Hi! We are the Smiths! Maybe that sounds made up, but it’s true. Like our name, we’re generic in many ways. I’m Kerry. My husband, Cole, and I have two sons (anonymous for safety reasons) and a dog. We are fairly normal in many ways. At least, we think we’re normal. 🙂 But we face a challenge that many families don’t encounter: autism. Our oldest son has high-functioning autism. We noticed sensory issues and delayed development when he was an infant and enrolled him in early-intervention programs at 18 months. By age three, he had an official diagnosis.
We researched and found every possible program for which he qualified. Fortunately, we moved to Boise, Idaho, where special-needs preschools and elementary school support resources were phenomenal. There were community resources too. Until we moved back to Utah when he was 12, our son received countless hours of one-on-one assistance and instruction at school and home. He has always been high functioning and didn’t need constant assistance, but he did need help in key areas.
In many ways, he now functions at a very normal level, and people are often surprised to learn that he is on the spectrum. We feel this is a tribute to an overall team effort to help him. We could not have done it alone, and we continue to need help as we guide him through his middle school years. It’s getting harder to find support now that he is older and we have moved back to Utah, but we are finding it.
Autism Does Not Define Us
Our family lives by this mantra: Autism does not define us! We have always taught our son that autism can be an explanation but not an excuse. He can explain to someone that he has autism if he’s struggling with a task and needs help. But it’s never an excuse to just quit or do shoddy work. Now that he’s a teen, the “shoddy work” isn’t necessarily due to autism. 🙂
Our specific goal is to share practical advice that goes “beyond autism.” Sometimes we’ll find information that’s autism specific. Other times, after reading one of our posts, you might think, “This applies to children who don’t have autism, too.” And you’d be right. The point? We can learn from each other, and answers are everywhere. Someone’s personal struggle with cerebral palsy, for instance, might inspire you to try harder. Or you might adapt one of their coping skills.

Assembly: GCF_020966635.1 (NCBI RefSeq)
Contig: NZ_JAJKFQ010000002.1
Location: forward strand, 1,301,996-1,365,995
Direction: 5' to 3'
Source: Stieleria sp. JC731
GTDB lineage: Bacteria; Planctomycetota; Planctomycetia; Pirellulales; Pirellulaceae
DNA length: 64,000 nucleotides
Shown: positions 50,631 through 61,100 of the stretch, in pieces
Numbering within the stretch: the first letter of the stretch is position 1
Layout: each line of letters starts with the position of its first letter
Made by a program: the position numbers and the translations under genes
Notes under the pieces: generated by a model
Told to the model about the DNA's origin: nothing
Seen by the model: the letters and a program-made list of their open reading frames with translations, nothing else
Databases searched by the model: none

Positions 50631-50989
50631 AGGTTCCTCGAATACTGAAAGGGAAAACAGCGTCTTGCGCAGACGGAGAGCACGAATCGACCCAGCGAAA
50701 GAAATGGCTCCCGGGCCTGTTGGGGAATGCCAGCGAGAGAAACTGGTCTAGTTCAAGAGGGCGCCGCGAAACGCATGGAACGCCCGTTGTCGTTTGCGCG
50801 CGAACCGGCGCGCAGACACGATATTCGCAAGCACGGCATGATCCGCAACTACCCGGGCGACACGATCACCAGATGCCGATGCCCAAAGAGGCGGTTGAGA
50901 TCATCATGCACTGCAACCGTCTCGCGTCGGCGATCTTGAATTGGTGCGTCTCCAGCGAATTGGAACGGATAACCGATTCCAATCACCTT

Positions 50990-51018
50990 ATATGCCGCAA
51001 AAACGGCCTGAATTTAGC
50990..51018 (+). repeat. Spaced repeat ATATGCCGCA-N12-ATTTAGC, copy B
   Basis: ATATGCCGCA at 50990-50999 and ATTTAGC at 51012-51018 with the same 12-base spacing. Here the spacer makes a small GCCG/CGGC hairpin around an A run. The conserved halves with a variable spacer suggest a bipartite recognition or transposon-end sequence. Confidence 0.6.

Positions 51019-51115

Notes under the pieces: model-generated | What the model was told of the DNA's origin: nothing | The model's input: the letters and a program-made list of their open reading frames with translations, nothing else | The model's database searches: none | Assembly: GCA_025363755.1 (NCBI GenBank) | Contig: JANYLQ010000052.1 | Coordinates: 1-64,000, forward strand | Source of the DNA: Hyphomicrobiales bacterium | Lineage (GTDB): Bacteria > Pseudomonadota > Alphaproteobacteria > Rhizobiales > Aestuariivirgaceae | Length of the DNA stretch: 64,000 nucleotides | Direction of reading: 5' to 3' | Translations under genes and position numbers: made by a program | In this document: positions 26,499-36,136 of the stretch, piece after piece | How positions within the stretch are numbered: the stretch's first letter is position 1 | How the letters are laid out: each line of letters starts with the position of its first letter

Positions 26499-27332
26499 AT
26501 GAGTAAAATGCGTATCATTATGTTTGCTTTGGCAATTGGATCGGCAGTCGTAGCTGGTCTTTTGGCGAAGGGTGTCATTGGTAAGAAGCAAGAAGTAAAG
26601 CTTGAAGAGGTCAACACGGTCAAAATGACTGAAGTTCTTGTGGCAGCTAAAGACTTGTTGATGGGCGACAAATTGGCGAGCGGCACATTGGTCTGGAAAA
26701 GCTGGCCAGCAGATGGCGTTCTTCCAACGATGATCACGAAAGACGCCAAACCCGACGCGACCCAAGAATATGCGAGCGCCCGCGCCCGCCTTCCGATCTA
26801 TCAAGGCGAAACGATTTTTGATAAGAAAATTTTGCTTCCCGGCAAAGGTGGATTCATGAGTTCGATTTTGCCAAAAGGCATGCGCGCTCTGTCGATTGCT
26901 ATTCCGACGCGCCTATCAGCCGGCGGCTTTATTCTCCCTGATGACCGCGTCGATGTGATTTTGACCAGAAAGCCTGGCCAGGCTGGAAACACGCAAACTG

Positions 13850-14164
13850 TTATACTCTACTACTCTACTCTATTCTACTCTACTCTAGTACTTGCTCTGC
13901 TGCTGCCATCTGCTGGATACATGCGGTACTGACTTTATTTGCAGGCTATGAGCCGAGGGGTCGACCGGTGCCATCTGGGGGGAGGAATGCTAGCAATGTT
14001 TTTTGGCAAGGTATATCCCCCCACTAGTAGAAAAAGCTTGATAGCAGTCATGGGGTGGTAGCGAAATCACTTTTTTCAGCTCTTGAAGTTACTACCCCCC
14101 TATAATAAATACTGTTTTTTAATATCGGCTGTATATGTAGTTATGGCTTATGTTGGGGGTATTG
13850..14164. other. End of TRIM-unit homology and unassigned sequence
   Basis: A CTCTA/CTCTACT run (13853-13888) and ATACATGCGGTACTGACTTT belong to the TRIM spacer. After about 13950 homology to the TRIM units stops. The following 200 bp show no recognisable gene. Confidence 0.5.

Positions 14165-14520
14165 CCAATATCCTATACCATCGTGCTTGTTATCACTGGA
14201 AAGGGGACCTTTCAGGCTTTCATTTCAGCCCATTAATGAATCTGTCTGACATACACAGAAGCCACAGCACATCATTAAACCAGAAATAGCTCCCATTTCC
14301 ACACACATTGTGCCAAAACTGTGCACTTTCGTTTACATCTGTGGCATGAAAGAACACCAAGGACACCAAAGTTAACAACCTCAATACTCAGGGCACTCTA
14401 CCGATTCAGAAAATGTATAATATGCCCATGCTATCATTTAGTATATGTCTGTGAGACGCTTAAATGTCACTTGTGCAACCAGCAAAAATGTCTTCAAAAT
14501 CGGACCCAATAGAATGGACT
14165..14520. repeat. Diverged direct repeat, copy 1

This is a little bit of our story, and we will share more here on the blog. But we certainly do not have all of the answers nor do we pretend to. We are not experts in the field. My husband and I both have degrees in nonrelated fields: English and supply chain management. We do not share this blog under any false pretenses. We have no credentials for dispensing authoritative advice. Our main strength is that we, as a family, are dedicated to one another. We also have practical skills and a knack for sharing them. We hope to share a variety of skills that will help those with autism in relationships and all aspects of life. Most of all, we hope to create a space where “experts” can share what has worked for them or seems to work for a majority. Throughout our journey, some of the most helpful experts have been other parents, especially the moms. We certainly welcome your input and invite guest posts.
Please note: We know there are some of you who either have autism or care for someone who does who would disagree with what we might share. You have every right to feel the way you do. Your experience is yours. What we share may not seem realistic to your situation. It may even seem too optimistic. But we ask that you keep an open mind if you’re truly looking for solutions. Maybe there’s a thing or two we’ve both learned that’s worth sharing. So even if a tip doesn’t seem relevant to your situation, maybe it will spark another idea that’s right for you.
Go Beyond Autism is an online place where all are invited to share what’s worked for them. We respect one another. This is a safe place to share. Negative comments won’t be published. Realities will be shared, but unnecessary negativism won’t be. So, please, join us as we go beyond . . .